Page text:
Talking with Angels: Budapest, 1943

A crucifix, a menorah, the smell of incense. A single chair for a single performer, acting out her four roles. Shelley Mitchell enters this already sacred space slowly, her focus highly practised. She tells the extraordinary true story of Gitta Mallasz, a Hungarian artist who discovered faith in the most unorthodox of ways.

Mitchell is a supremely gifted and highly trained performer and her biographical source material is philosophically and historically compelling.

Mallasz and her three friends are pagans without a God. They read ancient scripture but are not beholden to a particular religion: the Bible, the Bhagavad Gita and the I Ching are all devoured in search of answers. Suddenly they receive a message: Hanna, a graphic designer, channels four distinctly different ethereal beings calling themselves angels. Theological dialogues between the angels and the artists play out in the increasingly dangerous context of Nazi Hungary and are adapted from Mallasz’s own transcripts by Mitchell, who both plays Mallasz and embodies the angels.

Mitchell’s performance is superb. She switches between Mallasz and her heavenly tutors with effortless physical ease. A slight change in posture and a subtle vocal transformation is all she needs to make the changes utterly believable. She makes it look easy but her technique is honed with pinpoint precision. She is an enigmatic presence and her characters crackle with spiritual life.

Sadly, the same cannot always be said of her adaptation. The show’s eighty minute running time is ambitious but never fully justified. The level of precision and grace on display is admirable but that should never come at the expense of a loss of focus. Too often, especially in the middle of the show, Mitchell becomes bogged down in increasingly impenetrable metaphysical philosophy, as the angels impart such thoughts as “If you listen, even the stones will speak”. Such a statement is perfectly thought-provoking in and of itself, but, coming as it does after 55 minutes of largely similar material, we stop thinking and start dreaming. Indeed, the show’s final act is propelled far more by Mallasz’s biographical story – she sheltered and saved over a hundred Jewish women and children from the Nazis in the war’s final years – than it is by the angels’ unchanging faith-based monologues.

This makes for a deeply frustrating experience. Mitchell is a supremely gifted and highly trained performer and her biographical source material is philosophically and historically compelling. However, she indulges herself too much in trying to create a shared spiritual experience that is never quite realised. When, eventually, the menorah is lit, our patience is very nearly extinguished.

Reviews by Sam Forbes




The Ex

Pleasance Courtyard

You're Not Like the Other Girls Chrissy

Cafe Camino

Woolly Eyed Turtle 3D

Summerhall @ Tom Fleming Centre

To Sleep To Dream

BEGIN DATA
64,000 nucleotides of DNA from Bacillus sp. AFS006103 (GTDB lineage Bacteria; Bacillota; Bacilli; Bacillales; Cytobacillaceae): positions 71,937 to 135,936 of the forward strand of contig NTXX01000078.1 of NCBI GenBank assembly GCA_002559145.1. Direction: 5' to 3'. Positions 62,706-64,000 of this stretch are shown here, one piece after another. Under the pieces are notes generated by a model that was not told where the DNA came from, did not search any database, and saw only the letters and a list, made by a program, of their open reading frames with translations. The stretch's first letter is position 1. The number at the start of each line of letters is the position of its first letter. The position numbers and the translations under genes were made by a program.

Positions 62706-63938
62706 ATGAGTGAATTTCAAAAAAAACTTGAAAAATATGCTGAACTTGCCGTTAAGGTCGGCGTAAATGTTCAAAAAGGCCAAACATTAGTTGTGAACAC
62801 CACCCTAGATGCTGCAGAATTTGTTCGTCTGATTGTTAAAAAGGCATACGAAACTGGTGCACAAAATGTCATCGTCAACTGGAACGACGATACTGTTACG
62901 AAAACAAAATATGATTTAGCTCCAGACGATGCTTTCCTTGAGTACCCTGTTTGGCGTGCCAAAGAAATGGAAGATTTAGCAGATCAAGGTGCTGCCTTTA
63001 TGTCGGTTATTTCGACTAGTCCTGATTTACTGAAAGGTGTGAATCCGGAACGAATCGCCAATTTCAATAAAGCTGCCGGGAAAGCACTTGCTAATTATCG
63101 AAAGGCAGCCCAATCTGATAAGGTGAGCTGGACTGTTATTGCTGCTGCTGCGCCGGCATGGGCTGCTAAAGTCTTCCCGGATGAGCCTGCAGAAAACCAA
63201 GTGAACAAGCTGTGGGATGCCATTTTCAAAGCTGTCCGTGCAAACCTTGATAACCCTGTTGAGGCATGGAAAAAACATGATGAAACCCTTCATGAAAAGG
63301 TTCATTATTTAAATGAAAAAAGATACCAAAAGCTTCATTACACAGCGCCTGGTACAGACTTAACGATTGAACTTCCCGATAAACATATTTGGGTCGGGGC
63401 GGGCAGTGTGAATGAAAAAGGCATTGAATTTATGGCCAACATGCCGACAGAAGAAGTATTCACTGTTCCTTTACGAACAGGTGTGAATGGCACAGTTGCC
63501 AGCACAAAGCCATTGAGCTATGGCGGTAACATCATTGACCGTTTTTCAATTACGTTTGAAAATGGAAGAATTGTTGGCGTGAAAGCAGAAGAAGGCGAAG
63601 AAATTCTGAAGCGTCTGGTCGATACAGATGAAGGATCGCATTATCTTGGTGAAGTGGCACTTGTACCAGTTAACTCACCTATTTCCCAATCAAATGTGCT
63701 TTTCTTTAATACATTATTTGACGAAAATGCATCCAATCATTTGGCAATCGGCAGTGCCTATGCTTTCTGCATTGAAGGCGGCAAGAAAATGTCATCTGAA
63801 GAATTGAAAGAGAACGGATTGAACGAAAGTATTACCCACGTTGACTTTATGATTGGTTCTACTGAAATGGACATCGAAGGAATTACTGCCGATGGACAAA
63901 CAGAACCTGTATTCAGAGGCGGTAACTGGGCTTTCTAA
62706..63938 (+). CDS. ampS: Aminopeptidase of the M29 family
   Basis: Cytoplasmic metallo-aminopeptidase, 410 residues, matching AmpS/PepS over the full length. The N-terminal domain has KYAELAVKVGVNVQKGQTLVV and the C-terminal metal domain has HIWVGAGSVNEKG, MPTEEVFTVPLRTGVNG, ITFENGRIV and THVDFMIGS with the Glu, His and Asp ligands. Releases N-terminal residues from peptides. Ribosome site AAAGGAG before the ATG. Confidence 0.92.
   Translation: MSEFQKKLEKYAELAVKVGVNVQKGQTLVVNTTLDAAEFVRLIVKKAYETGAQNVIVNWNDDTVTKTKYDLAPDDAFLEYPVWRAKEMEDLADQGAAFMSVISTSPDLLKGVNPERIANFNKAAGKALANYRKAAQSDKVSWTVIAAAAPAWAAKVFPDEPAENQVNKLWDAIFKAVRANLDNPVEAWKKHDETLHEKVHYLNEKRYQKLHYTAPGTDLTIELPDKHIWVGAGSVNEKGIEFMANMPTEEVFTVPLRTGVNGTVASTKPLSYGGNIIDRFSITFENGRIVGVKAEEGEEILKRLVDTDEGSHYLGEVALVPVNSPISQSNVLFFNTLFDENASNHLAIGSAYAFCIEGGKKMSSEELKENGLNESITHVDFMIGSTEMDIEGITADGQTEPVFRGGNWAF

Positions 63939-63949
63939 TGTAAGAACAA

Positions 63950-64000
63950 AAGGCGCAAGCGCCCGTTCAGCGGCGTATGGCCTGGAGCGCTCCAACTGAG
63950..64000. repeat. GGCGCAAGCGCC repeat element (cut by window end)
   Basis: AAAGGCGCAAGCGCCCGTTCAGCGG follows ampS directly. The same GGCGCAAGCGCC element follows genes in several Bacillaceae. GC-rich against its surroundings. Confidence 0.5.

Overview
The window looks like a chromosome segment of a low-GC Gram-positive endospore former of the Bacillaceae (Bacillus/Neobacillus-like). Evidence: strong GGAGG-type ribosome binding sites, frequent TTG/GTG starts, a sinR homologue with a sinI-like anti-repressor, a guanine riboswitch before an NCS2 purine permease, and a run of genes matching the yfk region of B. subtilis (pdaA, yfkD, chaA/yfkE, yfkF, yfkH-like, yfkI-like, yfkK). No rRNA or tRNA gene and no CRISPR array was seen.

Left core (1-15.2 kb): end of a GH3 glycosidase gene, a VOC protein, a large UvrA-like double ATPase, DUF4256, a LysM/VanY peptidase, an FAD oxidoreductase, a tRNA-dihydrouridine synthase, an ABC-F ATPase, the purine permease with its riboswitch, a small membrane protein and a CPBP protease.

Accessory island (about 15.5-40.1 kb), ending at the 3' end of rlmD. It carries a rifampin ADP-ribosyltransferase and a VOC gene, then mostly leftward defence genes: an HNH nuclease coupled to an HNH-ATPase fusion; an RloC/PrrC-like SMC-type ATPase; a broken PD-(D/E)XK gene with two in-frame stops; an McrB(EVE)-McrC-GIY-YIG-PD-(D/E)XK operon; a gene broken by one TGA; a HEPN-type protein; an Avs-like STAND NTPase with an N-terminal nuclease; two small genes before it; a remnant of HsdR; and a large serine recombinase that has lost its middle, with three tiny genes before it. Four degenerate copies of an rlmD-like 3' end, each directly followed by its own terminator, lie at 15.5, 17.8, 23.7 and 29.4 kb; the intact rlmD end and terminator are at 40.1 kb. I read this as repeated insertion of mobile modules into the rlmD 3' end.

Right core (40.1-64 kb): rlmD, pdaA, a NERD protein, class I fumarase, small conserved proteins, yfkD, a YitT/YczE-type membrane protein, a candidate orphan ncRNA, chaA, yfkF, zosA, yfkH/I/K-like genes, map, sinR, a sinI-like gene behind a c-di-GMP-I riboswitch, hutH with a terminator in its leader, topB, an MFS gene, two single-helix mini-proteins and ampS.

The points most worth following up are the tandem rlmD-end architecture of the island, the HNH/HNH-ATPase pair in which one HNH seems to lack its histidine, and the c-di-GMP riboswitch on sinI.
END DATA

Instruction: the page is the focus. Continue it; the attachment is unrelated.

Zoo Southside

Quiet Violence


Since you’re here…

… we have a small favour to ask. We don't want your money to support a hack's bar bill at Abattoir, but if you have a pound or two spare, we really encourage you to support a good cause. If this review has either helped you discover a gem or avoid a turkey, consider doing some good that will really make a difference.

You can donate to the charity of your choice, but if you're looking for inspiration, there are three charities we really like.

Mama Biashara
Kate Copstick’s charity, Mama Biashara, works with the poorest and most marginalised people in Kenya. They give grants to set up small, sustainable businesses that bring financial independence and security. That five quid you spend on a large glass of House White? They can save someone’s life with that. And the money for a pair of Air Jordans? Will take four women and their fifteen children away from a man who is raping them and into a new life with a moneymaking business for Mum and happiness for the kids.
Donate to Mama Biashara now

Theatre MAD
The Make A Difference Trust fights HIV & AIDS one stage at a time. Their UK and International grant-making strategy is based on five criteria that raise awareness, educate, and provide care and support for the most vulnerable in society. A host of fundraising events, including Bucket Collections, Late Night Cabarets, West End Eurovision, West End Bares and A West End Christmas continue to raise funds for projects both in the UK and Sub-Saharan Africa.
Donate to Theatre MAD now

Acting For Others
Acting for Others provides financial and emotional support to all theatre workers in times of need through the 14 member charities. During the COVID-19 crisis Acting for Others have raised over £600,000 to support theatre workers affected by the pandemic.
Donate to Acting For Others now



The Blurb

A miraculous true story about four close-knit artists who, notwithstanding the upheaval of war, made detailed notes of their conversations with other worldly entities. This word-for-word account takes the audience on a spiritual journey showing us that our individuality is the gateway to our humanity. ‘A portrayal with such leisurely, lifelike timing ... Mitchell transforms into something between a dancer and a shaman. Its excruciating beauty derives from its simplicity, its purity and the veracity of its harrowing stories’ (LA Weekly). A tour de force performance where audience meets actor for a life-changing spiritual infusion.

Most Popular See More


From £29.00

More Info

Find Tickets

Everybody's Talking About Jamie

From £24.00

More Info

Find Tickets

Life of Pi

From £19.00

More Info

Find Tickets

Pretty Woman: The Musical

From £18.00

More Info

Find Tickets

The Lion King

From £45.00

More Info

Find Tickets


From £31.00

More Info

Find Tickets